March 23, 2015

March 23

March 23, 2015:  Monday, Fifth Week of Lent

See 10 links to today's readings and celebration?
(Legend below)

Pope Francis Angelus
In the gospel a group of Jewish Greeks told Philip they want to see Jesus.  Many others were curious to get to know and learn about him.  Many among us also want to see Jesus and are looking for his life-giving message.  Offer them the Gospel, the crucifix, and your witness:  in the Gospel we meet and hear Jesus; through the crucifix we have the sign of his love for us; in being witnesses to Christianity we express our faith in simple gestures of charity.
East and West:  Before the Mystery of the Holy Spirit, Lenten sermon of papal preacher Fr. Cantalamessa (concluded; continued from yesterday)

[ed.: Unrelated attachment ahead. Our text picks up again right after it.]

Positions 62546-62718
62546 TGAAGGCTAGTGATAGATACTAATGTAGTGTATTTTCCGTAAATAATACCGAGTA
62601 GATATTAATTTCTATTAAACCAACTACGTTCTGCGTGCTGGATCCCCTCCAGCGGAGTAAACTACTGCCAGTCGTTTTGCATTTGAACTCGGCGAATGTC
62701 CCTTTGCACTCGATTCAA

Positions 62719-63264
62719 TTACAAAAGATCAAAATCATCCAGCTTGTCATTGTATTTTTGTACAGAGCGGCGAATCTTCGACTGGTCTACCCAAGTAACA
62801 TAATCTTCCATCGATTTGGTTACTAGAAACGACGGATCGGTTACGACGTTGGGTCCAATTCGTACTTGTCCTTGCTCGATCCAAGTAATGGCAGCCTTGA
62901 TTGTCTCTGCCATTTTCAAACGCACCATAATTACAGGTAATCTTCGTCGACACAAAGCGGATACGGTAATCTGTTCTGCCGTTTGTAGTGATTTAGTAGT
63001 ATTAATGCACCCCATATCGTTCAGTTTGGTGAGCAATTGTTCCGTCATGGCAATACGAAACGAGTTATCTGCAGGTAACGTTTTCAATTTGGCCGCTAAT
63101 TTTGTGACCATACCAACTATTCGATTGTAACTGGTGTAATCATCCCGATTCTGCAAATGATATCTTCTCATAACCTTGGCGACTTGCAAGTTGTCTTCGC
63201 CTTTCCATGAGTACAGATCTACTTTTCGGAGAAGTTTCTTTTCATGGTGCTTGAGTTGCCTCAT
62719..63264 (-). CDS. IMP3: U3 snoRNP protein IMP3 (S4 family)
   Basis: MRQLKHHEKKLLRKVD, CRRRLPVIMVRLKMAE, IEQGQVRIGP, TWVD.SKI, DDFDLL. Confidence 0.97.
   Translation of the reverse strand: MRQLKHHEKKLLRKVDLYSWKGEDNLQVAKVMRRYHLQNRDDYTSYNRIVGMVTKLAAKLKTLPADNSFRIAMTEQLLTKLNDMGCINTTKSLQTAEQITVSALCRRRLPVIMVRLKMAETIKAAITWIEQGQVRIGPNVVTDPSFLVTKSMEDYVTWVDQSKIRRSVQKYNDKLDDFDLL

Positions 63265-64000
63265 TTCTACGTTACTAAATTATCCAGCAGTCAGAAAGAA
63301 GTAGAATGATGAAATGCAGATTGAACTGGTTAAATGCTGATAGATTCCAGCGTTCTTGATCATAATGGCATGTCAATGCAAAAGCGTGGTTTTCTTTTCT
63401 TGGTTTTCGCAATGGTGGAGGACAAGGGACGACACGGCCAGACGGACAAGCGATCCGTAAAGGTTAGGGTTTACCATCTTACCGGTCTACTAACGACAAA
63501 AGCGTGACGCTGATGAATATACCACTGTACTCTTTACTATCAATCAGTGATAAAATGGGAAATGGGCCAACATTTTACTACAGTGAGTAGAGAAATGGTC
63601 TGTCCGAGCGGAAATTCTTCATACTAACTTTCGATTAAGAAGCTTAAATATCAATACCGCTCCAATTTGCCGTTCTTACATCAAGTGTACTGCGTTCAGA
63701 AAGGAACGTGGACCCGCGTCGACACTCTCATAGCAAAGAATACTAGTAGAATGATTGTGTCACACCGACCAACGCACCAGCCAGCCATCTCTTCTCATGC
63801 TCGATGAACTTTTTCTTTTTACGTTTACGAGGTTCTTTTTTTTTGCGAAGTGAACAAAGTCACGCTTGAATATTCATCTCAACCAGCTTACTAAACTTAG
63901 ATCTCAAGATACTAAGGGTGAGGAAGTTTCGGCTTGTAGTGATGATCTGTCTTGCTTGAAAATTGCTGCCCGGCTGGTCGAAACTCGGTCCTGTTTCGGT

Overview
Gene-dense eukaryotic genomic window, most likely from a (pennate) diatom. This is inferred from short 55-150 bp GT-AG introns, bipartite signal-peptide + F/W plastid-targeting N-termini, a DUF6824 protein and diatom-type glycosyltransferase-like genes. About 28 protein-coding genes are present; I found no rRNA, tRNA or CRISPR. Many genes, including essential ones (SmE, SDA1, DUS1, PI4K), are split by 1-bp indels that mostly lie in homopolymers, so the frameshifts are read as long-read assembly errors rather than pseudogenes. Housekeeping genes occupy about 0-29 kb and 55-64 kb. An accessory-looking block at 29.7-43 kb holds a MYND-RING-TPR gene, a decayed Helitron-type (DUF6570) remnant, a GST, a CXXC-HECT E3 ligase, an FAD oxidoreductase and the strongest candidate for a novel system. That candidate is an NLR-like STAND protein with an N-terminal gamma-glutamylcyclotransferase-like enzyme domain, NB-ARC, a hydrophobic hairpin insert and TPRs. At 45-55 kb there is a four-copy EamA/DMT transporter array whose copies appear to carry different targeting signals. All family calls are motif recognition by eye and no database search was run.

The Spirit of truth and the Spirit of charity:  Renewed attention to Scriptures permits us to verify the complementarity of Eastern and Western pnuematologies from another point of view.  In the New Testament, John emphasizes the “Spirit of truth,” and Paul emphasizes the “Spirit of charity.”  In John the “Spirit of truth” is the Paraclete, and all who worship the Father should worship him “in Spirit and truth”; he leads “to all truth” and “teaches you about everything.”  For Paul, the Spirit “pours love” into our hearts, and the Spirit's fruit is “love, joy, and peace”; love constitutes “the law of the Spirit”; love is the “more excellent way” because it's the greatest gift of the Spirit.

As with doctrine about Christ, different emphases about the Spirit are maintained in tradition; the East reflects John's perspective more and the West Paul's.  Orthodox pneumatology has placed more emphasis on the Spirit as light; Latin pneumatology has placed more on the Spirit as love.  The diversity is clearest in Basil’s On the Holy Spirit the Spirit is “intelligible light” but love plays no role, while in St. Augustine’s On the Trinity, the Spirit is love but light plays no role.